in this blog post you can find detailed instructions on how to make an embroidered paper gift box.
When I got the invitation to contribute to this year’s Bernina Advent calendar and then read the theme of “wrappings”, my heart leapt – I am a big fan of home-made wrappings!
When my children were little, I started making wrappings for all the various festive occasions myself if possible, because I was concerned about the mountains of rubbish created by Christmas wrapping paper. People buy expensive sheets of Christmas paper or thin, cheap paper rolls, wrap things up in them, only to tear the paper off them again and throw it away. Very environmentally dubious in my opinion! I prefer to sew beautiful bags that you can reuse or – and this is what I want to show you today – I make my own gift boxes. Some of these boxes are now doing the rounds among my friends and family and I am delighted that they are also better for the environment 🙂 Packaging templates come with every purchase! They include cardboard boxes that make cosmetics jars look bigger, milk cartons and pizza boxes – check out yourself how everything is packaged next time you go shopping. These cardboard coverings are good templates for all kinds of home-made gift packaging. All you have to do is take them apart and draw round the outline onto a sheet of paper and you have a great template for your own home-made gift box!
When I met Jutta Hellbach at the Creative Days event and we talked about the great possibilities of SnapPap and/or Krafttex, I had the idea of making gift boxes out of it and decorating them with stitching. Jutta has already presented some great ideas using this material on the blog. And when I was able to see and feel her examples for myself, I realised that this material would be perfect for making my idea!
So I looked through my collection of templates and found a small box, which I decided to cut out in SnapPap and then decorate with Christmas designs on the sewing machine. I have created a PDF for you to download if you want to make exactly the same box: Quiltmanufaktur Bernina Adventskalender 2015 Schachtel PDF.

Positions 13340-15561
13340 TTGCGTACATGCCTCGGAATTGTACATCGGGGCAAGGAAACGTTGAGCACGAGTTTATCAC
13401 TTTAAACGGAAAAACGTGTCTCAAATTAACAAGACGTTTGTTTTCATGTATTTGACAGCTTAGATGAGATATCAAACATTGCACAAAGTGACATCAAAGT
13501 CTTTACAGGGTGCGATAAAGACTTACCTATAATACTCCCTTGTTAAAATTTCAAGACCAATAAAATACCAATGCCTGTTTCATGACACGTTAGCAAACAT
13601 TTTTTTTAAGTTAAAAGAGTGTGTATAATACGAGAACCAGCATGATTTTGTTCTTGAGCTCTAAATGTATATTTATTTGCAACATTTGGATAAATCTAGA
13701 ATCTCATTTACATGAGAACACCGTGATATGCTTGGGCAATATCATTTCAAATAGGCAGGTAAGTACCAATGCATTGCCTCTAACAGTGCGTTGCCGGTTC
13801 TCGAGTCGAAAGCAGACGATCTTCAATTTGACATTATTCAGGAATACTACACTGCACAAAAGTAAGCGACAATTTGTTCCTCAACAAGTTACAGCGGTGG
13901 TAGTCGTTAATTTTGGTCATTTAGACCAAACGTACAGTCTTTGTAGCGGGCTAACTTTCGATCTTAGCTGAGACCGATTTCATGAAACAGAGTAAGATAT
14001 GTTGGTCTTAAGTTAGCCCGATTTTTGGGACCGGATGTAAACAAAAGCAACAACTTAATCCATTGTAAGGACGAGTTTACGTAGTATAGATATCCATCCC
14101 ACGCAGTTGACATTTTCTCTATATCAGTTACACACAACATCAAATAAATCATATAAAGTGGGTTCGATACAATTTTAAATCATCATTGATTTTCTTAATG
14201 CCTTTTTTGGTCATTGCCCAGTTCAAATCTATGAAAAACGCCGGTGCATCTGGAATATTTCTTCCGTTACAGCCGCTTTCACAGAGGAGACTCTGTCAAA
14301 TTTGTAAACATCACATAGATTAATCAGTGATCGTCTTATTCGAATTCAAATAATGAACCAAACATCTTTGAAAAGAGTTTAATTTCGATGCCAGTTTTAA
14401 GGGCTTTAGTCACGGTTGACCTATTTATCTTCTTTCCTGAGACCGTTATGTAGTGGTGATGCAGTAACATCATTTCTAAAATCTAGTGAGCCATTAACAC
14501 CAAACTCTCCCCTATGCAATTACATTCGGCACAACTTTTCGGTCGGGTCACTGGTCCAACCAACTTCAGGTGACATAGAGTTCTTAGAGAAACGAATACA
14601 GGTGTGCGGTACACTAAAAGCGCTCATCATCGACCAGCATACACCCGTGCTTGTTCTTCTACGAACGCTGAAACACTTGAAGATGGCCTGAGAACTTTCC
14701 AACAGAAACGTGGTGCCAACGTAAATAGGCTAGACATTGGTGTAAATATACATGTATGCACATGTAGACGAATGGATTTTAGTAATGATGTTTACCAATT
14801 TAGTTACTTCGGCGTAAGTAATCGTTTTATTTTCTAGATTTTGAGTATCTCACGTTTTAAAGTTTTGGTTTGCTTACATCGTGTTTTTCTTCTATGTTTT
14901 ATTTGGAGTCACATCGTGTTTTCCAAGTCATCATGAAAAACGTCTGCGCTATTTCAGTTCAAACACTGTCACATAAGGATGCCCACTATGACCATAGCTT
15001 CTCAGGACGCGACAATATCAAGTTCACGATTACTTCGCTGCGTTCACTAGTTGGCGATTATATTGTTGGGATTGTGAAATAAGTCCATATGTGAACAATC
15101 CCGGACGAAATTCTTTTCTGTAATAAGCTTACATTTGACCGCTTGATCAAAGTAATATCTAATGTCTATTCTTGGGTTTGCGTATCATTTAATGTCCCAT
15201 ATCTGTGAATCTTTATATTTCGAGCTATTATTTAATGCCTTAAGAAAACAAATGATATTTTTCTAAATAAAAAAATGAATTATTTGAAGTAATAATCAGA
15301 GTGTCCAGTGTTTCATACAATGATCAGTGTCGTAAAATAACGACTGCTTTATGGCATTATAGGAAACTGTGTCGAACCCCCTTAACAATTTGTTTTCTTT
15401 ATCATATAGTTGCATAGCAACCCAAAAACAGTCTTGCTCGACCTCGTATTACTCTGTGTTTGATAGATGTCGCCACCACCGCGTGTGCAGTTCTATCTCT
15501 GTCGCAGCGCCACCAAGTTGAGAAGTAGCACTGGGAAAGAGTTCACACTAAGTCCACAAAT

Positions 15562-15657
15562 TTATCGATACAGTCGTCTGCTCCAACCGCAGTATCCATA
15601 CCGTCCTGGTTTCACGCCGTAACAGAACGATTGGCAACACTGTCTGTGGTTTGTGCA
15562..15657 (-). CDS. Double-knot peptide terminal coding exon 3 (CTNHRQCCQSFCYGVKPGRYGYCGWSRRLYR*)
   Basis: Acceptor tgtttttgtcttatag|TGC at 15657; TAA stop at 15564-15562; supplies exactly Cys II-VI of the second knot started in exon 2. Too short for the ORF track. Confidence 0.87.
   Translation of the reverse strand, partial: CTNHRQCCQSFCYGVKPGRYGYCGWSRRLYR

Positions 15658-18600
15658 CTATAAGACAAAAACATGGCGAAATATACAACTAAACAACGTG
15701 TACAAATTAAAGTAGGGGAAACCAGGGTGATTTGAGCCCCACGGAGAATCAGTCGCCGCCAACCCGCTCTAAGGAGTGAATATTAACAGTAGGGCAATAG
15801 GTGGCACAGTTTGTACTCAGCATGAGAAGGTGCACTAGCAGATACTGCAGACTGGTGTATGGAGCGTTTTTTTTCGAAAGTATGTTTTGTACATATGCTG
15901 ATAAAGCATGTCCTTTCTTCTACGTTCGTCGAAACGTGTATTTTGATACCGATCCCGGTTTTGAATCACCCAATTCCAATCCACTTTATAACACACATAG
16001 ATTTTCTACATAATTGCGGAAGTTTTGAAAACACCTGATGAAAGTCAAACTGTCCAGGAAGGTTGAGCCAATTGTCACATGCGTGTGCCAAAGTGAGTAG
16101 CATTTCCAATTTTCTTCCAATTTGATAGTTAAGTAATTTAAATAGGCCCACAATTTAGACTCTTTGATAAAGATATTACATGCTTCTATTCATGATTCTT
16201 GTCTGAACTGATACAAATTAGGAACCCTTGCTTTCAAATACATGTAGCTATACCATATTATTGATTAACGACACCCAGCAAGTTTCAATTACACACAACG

I transferred the outlines of the template onto my sheet of SnapPap. The dotted lines indicate where to fold. To do this, I placed the ruler on the lines and drew along them with a fingernail – making it easier to bend them. The continuous lines are the ones that you have to cut along.
For the designs, I decided to search for snowflakes on the Internet. If you type in the search term “snowflake”, you will find many examples. In some cases, it may be necessary to reduce the size of the design to fit onto the box.
Using a needle, I pierced the main points of my template so I could mark them onto one of the box sides through the hole with a pencil. I then drew lines in pencil to join up the points, creating a template on this material which is so lovely to sew with 🙂
Using a stitch length of 2.5 mm, I then stitched along the lines – at least twice, to make them a bit thicker. I could also have used a thicker thread….
… and the first snowflake was finished. The great thing about SnapPap is that it does not tear like normal paper when you sew a large number of very small stitches. You could also create embroidered or quilted patterns for a really fantastic result!
As you can see, I have used five different snowflake motifs. If you have not read Jutta’s post, it is worth mentioning here that you can also dye the material! And since helping out at Creative Days with a course about sewing on tapes, and the presser feet to use for this, I can also imagine this working really well for decorating this box. Or – to mention another related project by Jutta – you can quilt designs onto this material. There are wealth of possibilities for creatively letting off steam – why not challenge yourself? 🙂
The final step is to glue the side and assemble the bottom and your home-made gift box is finished – you can now fill it with small, exquisite and, if you want, home-made gifts! And I can imagine the recipient keeping this beautiful box and using it again to wrap another present!
I wish you, your family and friends a wonderful Advent period and a Merry Christmas!